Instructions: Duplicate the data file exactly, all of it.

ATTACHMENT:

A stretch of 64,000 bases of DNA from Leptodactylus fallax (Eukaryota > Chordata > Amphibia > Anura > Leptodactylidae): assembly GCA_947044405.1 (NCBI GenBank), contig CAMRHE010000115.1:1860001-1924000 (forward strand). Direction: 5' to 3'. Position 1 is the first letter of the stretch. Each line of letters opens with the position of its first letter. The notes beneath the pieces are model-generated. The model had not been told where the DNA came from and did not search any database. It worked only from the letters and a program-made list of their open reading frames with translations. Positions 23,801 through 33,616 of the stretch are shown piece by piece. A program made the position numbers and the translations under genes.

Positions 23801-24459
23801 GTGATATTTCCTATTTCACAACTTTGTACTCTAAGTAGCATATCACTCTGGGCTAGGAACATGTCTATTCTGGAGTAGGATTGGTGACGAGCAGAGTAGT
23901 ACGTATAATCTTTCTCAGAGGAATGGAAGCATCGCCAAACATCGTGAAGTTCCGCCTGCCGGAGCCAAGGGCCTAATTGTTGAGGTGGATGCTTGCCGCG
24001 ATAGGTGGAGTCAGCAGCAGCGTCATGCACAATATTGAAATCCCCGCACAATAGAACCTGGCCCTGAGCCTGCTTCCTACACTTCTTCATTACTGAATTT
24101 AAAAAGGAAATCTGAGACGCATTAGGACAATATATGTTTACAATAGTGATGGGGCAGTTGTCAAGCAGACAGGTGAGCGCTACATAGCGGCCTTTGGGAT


A stretch of 64,000 bases of DNA from Leptodactylus fallax (Eukaryota > Chordata > Amphibia > Anura > Leptodactylidae): assembly GCA_947044405.1 (NCBI GenBank), contig CAMRHE010000115.1:1860001-1924000 (forward strand). Direction: 5' to 3'. Position 1 is the first letter of the stretch. Each line of letters opens with the position of its first letter. The notes beneath the pieces are model-generated. The model had not been told where the DNA came from and did not search any database. It worked only from the letters and a program-made list of their open reading frames with translations. Positions 23,801 through 33,616 of the stretch are shown piece by piece. A program made the position numbers and the translations under genes.

Positions 23801-24459
23801 GTGATATTTCCTATTTCACAACTTTGTACTCTAAGTAGCATATCACTCTGGGCTAGGAACATGTCTATTCTGGAGTAGGATTGGTGACGAGCAGAGTAGT
23901 ACGTATAATCTTTCTCAGAGGAATGGAAGCATCGCCAAACATCGTGAAGTTCCGCCTGCCGGAGCCAAGGGCCTAATTGTTGAGGTGGATGCTTGCCGCG
24001 ATAGGTGGAGTCAGCAGCAGCGTCATGCACAATATTGAAATCCCCGCACAATAGAACCTGGCCCTGAGCCTGCTTCCTACACTTCTTCATTACTGAATTT
24101 AAAAAGGAAATCTGAGACGCATTAGGACAATATATGTTTACAATAGTGATGGGGCAGTTGTCAAGCAGACAGGTGAGCGCTACATAGCGGCCTTTGGGAT